Metropolitan Tribunal

Catholics believe that marriage is for life

Archbishop Daniel M. BuechleinOne of our Catholic beliefs that challenge and is challenged by our society is that marriage is for life.

And if one is divorced, remarriage is not possible without a declaration of nullity concerning the previous marriage.

Not long ago, I received a letter from a woman that illustrates the difficulty some people experience. (The details are changed in order to preserve her anonymity.)

“I would like to become a Catholic and began taking RCIA [Rite of Christian Initiation of Adults] classes a few years ago. Unfortunately, when I was handed annulment papers etc. and told what I need to do, I decided being a Presbyterian wasn’t so bad. It seems unless you are a “cradle” Catholic or “cafeteria” Catholic, the choices are limited. My friend says I should have completed the RCIA classes, kept quiet about being divorced and confessed the matter in reconciliation.

“Can and does the Catholic faith make allowances for those who would like to become Catholic—without all the search and desist stuff? Seems like there ought to be an easier way to become Catholic when so many in your system are choosing the opposite. I would appreciate your consideration since I’ve almost given up.”

Our pastors face this sensitive situation more often than they would like, and it is very difficult to handle. Because our Catholic faith does not “make allowances” to provide “an easier way” to become Catholic, more than a few people find acceptance of our faith difficult. The issue of requesting a declaration of nullity becomes a stumbling block.

A number of principles are at stake, the first being our belief that married love requires a commitment for life.

We believe married love requires a lifelong commitment because of the nature of conjugal love, which includes openness to having children, and, therefore, a commitment that is essential in order to parent a family together for life.

Authentic married love is neither casual nor disposable. We believe that if the conjugal relation of husband and wife is not considered permanent, the institution of the family and the care of children in society is jeopardized. Hence, in our Church, we do not believe in the possibility of divorce because divorce itself insinuates that marriage is not, in fact, lifelong.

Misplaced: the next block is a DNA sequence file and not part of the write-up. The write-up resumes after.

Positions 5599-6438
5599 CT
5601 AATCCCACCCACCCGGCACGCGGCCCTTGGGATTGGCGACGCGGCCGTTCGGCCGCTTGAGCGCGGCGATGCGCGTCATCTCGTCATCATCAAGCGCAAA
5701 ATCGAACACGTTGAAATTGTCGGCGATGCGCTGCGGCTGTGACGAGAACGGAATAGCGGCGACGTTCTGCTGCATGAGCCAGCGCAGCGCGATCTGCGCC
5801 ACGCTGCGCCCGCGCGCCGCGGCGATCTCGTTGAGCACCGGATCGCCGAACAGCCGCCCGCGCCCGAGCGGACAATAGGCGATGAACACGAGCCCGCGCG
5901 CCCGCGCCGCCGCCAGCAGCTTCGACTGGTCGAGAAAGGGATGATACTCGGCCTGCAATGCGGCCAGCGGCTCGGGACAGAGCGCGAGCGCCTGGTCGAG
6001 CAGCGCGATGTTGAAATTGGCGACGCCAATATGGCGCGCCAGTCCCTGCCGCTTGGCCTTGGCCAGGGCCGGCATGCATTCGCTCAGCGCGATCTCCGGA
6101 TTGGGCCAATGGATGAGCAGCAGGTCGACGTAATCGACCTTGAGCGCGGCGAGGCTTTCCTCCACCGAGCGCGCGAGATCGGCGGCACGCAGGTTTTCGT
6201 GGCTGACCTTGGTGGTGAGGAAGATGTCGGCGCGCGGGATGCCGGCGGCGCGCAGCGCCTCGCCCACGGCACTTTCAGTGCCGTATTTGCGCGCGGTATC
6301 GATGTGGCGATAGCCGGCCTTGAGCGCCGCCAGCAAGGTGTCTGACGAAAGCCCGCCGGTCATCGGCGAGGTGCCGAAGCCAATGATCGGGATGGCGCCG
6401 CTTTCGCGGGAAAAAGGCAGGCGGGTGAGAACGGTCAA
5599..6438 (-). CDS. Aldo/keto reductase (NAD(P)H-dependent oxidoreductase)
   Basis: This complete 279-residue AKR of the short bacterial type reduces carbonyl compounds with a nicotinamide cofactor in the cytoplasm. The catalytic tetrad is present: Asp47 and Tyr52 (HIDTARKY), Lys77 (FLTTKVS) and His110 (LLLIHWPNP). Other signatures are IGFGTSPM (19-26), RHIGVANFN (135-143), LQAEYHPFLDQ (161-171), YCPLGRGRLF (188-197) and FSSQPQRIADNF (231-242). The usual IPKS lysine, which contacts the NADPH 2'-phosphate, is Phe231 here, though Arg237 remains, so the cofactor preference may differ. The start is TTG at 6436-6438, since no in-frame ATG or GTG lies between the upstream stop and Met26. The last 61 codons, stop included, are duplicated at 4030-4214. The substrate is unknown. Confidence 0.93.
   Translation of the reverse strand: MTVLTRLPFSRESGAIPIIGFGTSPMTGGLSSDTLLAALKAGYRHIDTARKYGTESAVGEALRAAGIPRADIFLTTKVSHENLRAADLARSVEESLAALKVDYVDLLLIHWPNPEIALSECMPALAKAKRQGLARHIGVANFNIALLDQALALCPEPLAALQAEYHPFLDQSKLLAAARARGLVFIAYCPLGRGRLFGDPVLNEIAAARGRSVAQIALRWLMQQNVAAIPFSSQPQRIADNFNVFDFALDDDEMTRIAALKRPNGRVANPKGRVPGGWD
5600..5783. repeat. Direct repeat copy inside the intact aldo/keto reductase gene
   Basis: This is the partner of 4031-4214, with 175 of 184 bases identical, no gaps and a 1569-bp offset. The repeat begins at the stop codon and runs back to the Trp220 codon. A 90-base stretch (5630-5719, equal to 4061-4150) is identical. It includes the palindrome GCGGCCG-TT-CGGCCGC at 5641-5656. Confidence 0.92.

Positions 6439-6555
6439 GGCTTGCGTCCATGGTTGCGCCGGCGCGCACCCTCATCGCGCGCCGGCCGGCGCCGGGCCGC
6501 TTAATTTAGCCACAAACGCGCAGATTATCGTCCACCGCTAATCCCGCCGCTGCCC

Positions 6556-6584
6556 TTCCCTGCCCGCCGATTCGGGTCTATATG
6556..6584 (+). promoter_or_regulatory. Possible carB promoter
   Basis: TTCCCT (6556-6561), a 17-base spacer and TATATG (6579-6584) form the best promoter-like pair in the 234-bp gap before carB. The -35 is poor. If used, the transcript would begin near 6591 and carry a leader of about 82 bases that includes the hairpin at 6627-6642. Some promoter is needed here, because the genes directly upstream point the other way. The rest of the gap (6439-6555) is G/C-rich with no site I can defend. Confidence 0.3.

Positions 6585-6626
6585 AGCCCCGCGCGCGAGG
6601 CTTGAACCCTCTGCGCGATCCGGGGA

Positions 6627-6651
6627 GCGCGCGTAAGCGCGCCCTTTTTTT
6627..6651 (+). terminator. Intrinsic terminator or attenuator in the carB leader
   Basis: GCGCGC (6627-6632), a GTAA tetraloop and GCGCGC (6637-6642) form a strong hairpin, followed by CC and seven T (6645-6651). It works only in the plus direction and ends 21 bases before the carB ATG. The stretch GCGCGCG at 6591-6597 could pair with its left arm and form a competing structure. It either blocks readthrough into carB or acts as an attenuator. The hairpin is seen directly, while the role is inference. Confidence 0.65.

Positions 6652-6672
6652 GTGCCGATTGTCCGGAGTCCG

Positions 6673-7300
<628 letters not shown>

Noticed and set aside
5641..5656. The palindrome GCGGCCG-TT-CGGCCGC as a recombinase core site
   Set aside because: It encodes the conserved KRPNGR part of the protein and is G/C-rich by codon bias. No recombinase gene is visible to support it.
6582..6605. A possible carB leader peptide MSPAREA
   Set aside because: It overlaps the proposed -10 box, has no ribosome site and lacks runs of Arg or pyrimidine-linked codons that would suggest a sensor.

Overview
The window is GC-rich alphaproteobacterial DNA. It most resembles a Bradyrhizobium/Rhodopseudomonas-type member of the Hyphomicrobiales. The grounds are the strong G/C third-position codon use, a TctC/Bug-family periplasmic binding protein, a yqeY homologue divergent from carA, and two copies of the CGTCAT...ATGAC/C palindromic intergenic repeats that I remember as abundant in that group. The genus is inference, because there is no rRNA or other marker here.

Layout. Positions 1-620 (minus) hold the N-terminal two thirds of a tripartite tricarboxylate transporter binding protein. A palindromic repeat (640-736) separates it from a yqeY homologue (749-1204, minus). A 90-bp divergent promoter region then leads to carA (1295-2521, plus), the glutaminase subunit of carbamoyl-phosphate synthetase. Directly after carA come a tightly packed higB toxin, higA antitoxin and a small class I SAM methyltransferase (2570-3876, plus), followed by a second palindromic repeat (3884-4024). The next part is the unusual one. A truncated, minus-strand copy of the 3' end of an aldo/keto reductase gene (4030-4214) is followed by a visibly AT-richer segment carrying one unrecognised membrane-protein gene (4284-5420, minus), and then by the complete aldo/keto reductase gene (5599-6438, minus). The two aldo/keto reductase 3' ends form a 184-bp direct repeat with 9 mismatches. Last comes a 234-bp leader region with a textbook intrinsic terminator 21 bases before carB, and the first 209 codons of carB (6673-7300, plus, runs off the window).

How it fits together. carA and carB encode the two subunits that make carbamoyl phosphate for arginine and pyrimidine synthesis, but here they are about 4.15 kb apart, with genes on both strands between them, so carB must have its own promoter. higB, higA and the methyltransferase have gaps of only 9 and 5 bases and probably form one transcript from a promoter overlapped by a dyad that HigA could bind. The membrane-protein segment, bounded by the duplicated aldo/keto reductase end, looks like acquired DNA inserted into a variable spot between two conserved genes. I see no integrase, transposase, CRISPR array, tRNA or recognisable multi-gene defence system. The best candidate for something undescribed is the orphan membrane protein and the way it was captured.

The problem, of course, is that too many weddings, in fact, are not truly marriages in contemporary society. Sadly, many couples are not prepared to understand the full implications of marriage for life.

For the most part, our secularized and materialistic culture does not foster an understanding of authentic love in any form. The unquestioned phenomenon of serial divorce and remarriage by high-profile media, sports and political personalities is an example that flies in the face of lifelong commitment.

The growing phenomenon of cohabitation by couples is also largely unchallenged.

The pornographic depiction of human persons as objects to be desired, possessed and then disposed of in entertainment is a less than subtle contradiction of all that authentic, selfless love means. And it is for profit.

Our consumer and materialistic society sells convenience at any cost and is loath to tolerate difficulties that are inevitably encountered in human relationships. Unfortunately, we are more influenced by the wash of secular and material values in our relationships than we sometimes realize.

In any case, despite the difficulties, the condition of things in our secular society calls for an unbending stance in favor of authentic love, marriage and family.

Our Church believes that institutions as sacred as marriage, the family, indeed, authentic love, do not allow for easy compromise. The erosion caused by divorce is not the answer. On the other hand, if many weddings are not truly marriages for

whatever reasons, the Church’s declaration of nullity is a truthful response, though not an automatic one. The process of seeking a declaration of nullity is not automatic or simple for a reason. Integrity and peace of mind of individuals and the commonweal of society require that the declaration is, in fact, truthful.

Once more, I remind us that our Catholic faith is concerned with achieving the proper balance of promoting the good and the rights of individuals while at the same time promoting and protecting the common good of the human family. It is easier to agree about the importance of this balance in principle than it is to acknowledge it and accept it when our particular desires are at stake.

The “easier way” is not always the right way. “Making compromising allowances” does not serve our need for the truth in our life decisions.

We really do want to welcome folks who desire to become Catholics, but we would not be doing the right thing by bending the faith. Our challenge is to explain our beliefs as thoroughly as possible and to support seekers along the way—truly a challenge in a secular culture. †

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